The wren is also known as kuningilin "kinglet" in Old High German, a name associated with a legend of an election of the "king of birds". The bird who could fly to the highest altitude would be made king. The eagle outflew all other birds, but he was beaten by a small bird who had hidden in his plumage. This legend is already known to Aristotle (Hist. animalium 9.11) and Plinius (Naturalis hist. 10.74 ), and was taken up by medieval authors such as Johann Geiler von Kaisersberg, but it concerns Regulus, and is apparently motivated by the yellow "crown" sported by these birds (a point noted already by Ludwig Uhland).[3] In modern German the name is "Zaunkönig", king of the fence (or bush).

The family name Troglodytidae is derived from troglodyte, which means "cave-dweller", and the wrens get their scientific name from the tendency of some species to forage in dark crevices.

The name "wren" is also ascribed to other families of passerine birds throughout the world. In Europe, species of Regulus are commonly known as "wrens", the Common Firecrest and Goldcrest as "fire-crested wren" and "golden-crested wren", respectively.

The 27 Australasian "wren" species in the family Maluridae are unrelated, as are the New Zealand wrens in the family Acanthisittidae, the antwrens in the family Thamnophilidae, and the wren-babblers of the family Timaliidae.

Description

Wrens are medium-small to very small birds. The Eurasian Wren is among the smallest birds in its range, while the smaller species from the Americas are among the smallest passerines in that part of the world. They range in size from the White-bellied Wren, which averages under 10 centimetres (3.9 in) and 9 grams (0.32 oz), to the Giant Wren, which averages about 22 centimetres (8.7 in) and weighs almost 50 grams (1.8 oz). The dominating colours of their plumage are generally drab, composed of grey, brown, black and white, and most species show some barring, especially to tail and/or wings. There is no sexual dimorphism in the plumage of wrens, and little difference between young birds and adults.[1] All have fairly long, straight to marginally decurved bills.[1]

Wrens have loud and often complex songs, sometimes given in duet by a pair. The song of members of the genera Cyphorhinus and Microcerculus have been considered especially pleasant to the human ear, leading to common names such as Song Wren, Musician Wren, Flutist Wren and Southern Nightingale-Wren.[1]


FONTE IMMAGINE: http://en.wikipedia.org/wiki/File:Cistothorus_palustris_Iona.jpg


Habitat and distribution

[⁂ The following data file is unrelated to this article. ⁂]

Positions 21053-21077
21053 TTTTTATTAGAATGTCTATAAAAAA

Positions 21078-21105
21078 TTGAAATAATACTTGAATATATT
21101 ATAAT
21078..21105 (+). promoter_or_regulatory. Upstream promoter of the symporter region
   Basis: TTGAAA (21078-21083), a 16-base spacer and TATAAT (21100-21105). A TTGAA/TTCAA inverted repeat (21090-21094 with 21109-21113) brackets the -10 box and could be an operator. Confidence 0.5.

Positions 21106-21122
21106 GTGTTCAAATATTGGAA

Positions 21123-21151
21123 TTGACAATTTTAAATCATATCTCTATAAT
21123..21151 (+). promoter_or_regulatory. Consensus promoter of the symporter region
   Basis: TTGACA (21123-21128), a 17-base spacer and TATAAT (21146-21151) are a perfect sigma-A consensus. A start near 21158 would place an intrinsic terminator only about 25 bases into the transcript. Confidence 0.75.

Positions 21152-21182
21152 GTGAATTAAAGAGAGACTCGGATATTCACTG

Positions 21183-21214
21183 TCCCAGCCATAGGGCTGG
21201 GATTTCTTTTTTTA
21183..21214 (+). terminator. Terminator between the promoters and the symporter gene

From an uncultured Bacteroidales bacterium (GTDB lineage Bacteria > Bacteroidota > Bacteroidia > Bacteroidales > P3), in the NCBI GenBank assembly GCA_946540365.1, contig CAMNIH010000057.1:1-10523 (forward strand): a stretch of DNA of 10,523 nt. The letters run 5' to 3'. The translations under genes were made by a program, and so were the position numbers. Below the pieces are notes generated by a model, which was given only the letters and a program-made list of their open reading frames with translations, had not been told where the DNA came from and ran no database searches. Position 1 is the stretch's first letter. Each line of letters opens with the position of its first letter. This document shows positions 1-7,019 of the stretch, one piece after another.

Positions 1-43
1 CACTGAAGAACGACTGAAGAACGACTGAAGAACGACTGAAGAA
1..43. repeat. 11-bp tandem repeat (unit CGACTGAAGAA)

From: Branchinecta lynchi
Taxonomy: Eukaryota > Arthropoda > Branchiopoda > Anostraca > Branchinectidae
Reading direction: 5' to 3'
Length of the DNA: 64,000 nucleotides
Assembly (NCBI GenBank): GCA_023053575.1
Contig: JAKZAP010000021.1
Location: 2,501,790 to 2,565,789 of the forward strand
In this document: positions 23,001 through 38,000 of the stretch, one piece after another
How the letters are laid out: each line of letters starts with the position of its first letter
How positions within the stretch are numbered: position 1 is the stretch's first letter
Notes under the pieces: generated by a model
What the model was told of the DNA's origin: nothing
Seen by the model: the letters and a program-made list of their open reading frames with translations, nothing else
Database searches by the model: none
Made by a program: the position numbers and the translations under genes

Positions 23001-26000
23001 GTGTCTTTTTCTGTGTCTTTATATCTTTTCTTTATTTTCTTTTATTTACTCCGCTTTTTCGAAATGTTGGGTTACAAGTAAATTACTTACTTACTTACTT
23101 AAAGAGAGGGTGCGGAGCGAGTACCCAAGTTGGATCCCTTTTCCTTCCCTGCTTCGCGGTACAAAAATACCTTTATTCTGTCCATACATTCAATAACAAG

Wrens are principally a New World Family, distributed from Alaska and Canada to southern Argentina, with the greatest species richness in the Neotropics. As suggested by its name, the Eurasian Wren is the only species of wren found outside the Americas, as restricted to Europe, Asia and northern Africa (it was formerly considered conspecific with the Winter Wren and Pacific Wren of North America). There are a number of insular species, including the Clarion Wren and Socorro Wren from the Revillagigedo Islands in the Pacific Ocean, and the Cobb's Wren in the Falkland Islands, but few Caribbean islands have a species of wren, with only the Southern House Wren in the Lesser Antilles, the Cozumel Wren of Cozumel Island, and the highly restricted Zapata Wren in a single swamp in Cuba.

The various species occur in a wide range of habitats, ranging from dry, sparsely wooded country to rainforest. Most species are mainly found at low levels, but members of the genus Campylorhynchus are frequently found higher, and the two members of Odontorchilus are restricted to the forest canopy.[1] A few species, notably the Eurasian Wren and the House Wren, are often associated with humans. Most species are resident, remaining in Central and South America all year round, but the few species found in temperate regions of the Northern Hemisphere are partially migratory, spending the winter further south.

Behaviour

Wrens vary from highly secretive species such as those found in the genus Microcerculus to the highly conspicuous genus Campylorhynchus, the members of which will frequently sing from exposed perches. The family as a whole exhibits a great deal of variation in their behaviour. Temperate species generally occur in pairs, but some tropical species may occur in parties of up to twenty birds.[1]

Wrens build dome-shaped nests, and may be either monogamous or polygamous, depending on species.[4]

Though little is known about the feeding habits of many of the Neotropical species, wrens are considered primarily insectivorous, eating insects, spiders and other small arthropods.[1] Many species also take vegetable matter such as seeds and berries, some (primarily the larger species) will take small frogs/lizards, the Eurasian Wren has been recorded wading into shallow water to catch small fish and tadpoles, the Sumichrast's Wren and Zapata Wren will take snails, and the Giant Wren and Marsh Wren have been recorded attacking and eating bird eggs (in the latter species, even eggs of conspecifics).[1] A local Spanish name for the Giant Wren and Bicolored Wren is chupahuevo ("egg-sucker"), but whether the latter actually eats eggs is unclear.[1] The Plain Wren and Northern House Wren sometimes destroy bird eggs, and the Rufous-and-white Wren has been recorded killing nestlings, but this is apparently to eliminate potential food competitors rather than feed on the eggs/nestlings.[1] Several species of Neotropical wrens sometimes participate in mixed-species flocks or follow army ants, and the Eurasian Wren may follow Badgers to catch prey items disturbed by them.[1]


FONTE IMMAGINE: http://en.wikipedia.org/wiki/File:Bay_Wren.jpg

References

^ a b c d e f g h i j k Kroodsma, Donald; Brewer, David (2005), "Family Troglodytidae (Wrens)", in del Hoyo, Josep; Elliott, Andrew; Christie, David, Handbook of the Birds of the World. Volume 10, Cuckoo-shrikes to Thrushes, Barcelona: Lynx Edicions, pp. 356–447, ISBN 84-87334-72-5